Sunday evening it rained, and when it did, Soldotna residents near the Kenai River noticed the sheen and smell of petroleum products on the water. The incident is a replay of reports during a Sept. 4 rainstorm.
Tracy Schmitt, who lives on Riverside, said her family noticed contaminants in the river about 7:10 p.m. They were surprised the smell was so strong.
"We could smell it coming up from the river. My husband said it smelled like diesel," she said.
Officials with the Alaska Department of Environmental Conservation are linking the sheen with a Sept. 3 fuel spill caused by an absent-minded motorist at the Tesoro To-Go Mart gas station on the Sterling Highway. A driver filled a vehicle with diesel, realized it was the wrong fuel and attempted to dump it on the ground. About 23 or 24 gallons were involved.
This week's excavation at the station is unrelated. Tesoro is conducting a scheduled upgrade of its underground tanks, which were not leaking, according to DEC.
Gary Folley, an environmental specialist with the DEC, said the sheen on the river remains puzzling.
"As far as I'm concerned, it's all the same sheen," he said Monday afternoon.
During the investigation earlier this month, he and officials from the Alaska Department of Transportation and Public Facilities, which oversees storm drains, concluded that any contamination from the gas station would connect with the new catchment basin installed this summer at the river end of Binkley Street.
However, that preliminary information proved inaccurate, Folley said.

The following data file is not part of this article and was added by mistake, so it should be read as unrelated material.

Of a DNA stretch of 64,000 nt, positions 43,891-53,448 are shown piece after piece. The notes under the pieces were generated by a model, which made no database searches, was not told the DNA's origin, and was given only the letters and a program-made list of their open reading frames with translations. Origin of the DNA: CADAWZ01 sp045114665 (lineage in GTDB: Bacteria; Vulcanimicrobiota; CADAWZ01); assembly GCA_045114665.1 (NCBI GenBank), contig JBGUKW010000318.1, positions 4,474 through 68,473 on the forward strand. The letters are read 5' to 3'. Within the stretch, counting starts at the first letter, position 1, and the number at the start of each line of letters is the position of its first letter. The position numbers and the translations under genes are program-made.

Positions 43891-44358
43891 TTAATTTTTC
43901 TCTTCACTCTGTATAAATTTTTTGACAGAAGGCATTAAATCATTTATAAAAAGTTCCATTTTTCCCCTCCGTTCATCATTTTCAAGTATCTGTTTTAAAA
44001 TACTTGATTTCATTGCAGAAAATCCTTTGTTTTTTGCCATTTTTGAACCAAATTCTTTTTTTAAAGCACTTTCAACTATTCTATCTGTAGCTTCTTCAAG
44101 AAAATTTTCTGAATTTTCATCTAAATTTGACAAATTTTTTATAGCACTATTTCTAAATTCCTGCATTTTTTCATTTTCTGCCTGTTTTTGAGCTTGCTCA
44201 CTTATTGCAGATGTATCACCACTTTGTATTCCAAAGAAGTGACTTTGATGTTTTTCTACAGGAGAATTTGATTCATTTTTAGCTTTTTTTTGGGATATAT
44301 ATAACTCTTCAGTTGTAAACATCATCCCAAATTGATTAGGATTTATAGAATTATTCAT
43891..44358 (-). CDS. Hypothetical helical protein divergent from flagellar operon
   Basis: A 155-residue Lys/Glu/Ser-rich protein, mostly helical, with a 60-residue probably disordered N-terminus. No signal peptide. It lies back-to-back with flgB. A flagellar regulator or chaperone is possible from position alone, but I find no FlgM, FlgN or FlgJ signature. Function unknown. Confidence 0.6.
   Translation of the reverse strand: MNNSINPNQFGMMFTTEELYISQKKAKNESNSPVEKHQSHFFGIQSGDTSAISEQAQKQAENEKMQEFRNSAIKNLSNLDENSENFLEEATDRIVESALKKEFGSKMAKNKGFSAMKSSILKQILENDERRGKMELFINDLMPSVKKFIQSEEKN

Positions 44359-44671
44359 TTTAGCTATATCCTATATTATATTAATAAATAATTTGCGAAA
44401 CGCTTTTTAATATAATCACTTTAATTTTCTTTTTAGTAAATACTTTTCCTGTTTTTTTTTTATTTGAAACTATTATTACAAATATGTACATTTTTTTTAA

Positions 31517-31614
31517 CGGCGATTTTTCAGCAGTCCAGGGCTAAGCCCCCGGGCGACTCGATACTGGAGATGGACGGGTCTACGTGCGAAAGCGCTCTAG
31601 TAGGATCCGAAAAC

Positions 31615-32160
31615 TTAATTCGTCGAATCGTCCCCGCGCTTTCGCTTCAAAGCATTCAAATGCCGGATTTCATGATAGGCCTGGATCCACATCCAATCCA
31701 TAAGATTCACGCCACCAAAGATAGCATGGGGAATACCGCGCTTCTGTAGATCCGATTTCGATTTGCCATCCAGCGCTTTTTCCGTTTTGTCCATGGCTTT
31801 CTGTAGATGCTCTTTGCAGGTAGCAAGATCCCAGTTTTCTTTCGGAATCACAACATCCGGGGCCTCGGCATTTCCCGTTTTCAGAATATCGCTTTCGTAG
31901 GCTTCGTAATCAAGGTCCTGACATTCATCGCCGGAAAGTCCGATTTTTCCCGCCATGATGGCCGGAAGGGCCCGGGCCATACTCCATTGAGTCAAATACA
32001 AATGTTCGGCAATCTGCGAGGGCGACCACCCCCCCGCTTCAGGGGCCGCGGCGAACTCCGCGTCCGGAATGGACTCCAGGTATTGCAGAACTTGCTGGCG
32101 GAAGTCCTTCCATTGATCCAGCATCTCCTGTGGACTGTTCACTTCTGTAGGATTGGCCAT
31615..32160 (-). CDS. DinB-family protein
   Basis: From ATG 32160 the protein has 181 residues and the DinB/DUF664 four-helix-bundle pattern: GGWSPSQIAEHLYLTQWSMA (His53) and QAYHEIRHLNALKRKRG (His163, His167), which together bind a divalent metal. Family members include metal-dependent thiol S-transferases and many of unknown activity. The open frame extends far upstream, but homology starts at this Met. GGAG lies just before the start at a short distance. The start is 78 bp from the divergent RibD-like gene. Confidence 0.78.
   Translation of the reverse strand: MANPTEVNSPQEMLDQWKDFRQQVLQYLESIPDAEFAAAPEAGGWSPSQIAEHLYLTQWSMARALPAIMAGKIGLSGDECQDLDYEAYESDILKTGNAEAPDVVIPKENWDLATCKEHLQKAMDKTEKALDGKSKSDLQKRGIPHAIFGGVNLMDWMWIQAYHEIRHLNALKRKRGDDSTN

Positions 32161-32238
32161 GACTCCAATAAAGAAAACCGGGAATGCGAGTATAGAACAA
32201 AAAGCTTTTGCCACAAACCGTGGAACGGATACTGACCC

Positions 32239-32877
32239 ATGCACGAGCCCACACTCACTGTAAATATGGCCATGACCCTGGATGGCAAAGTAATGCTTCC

He inspected the site with a project engineer with a copy of the plans and they concluded that the drains by the gas station did indeed lead to the storm drain that leaked fuel into the river near the Sterling Highway bridge.
On Sept. 7, DOT and DEC removed the grate and cleaned out the catch trap in the storm sewer down from the station.
"We removed about 50 gallons of oily water that had a strong diesel smell," Folley said.
They also checked under other manholes and believed they had taken care of the problem. Sunday's return of the sheen was an unpleasant surprise, he said.
"So I took samples," he said.
"I still believe it is that diesel fuel, but I'm a bit perturbed that it is still bleeding off the outfall."
Folley plans to confer again with DOT to see if there are other parts of the storm drain system they can access and clean out to prevent more fuel from getting into the waterway. DOT plans to pack the two manholes closest to the river outfall with absorbent boom, he said.
Meanwhile, DEC continues to investigate the original Sept. 3 diesel spill. The motorist responsible may face legal penalties, he said.
For the time being, the river sheen remains his rainy-day project.
"I will definitely be checking the storm drain outfall next time it rains," he said.
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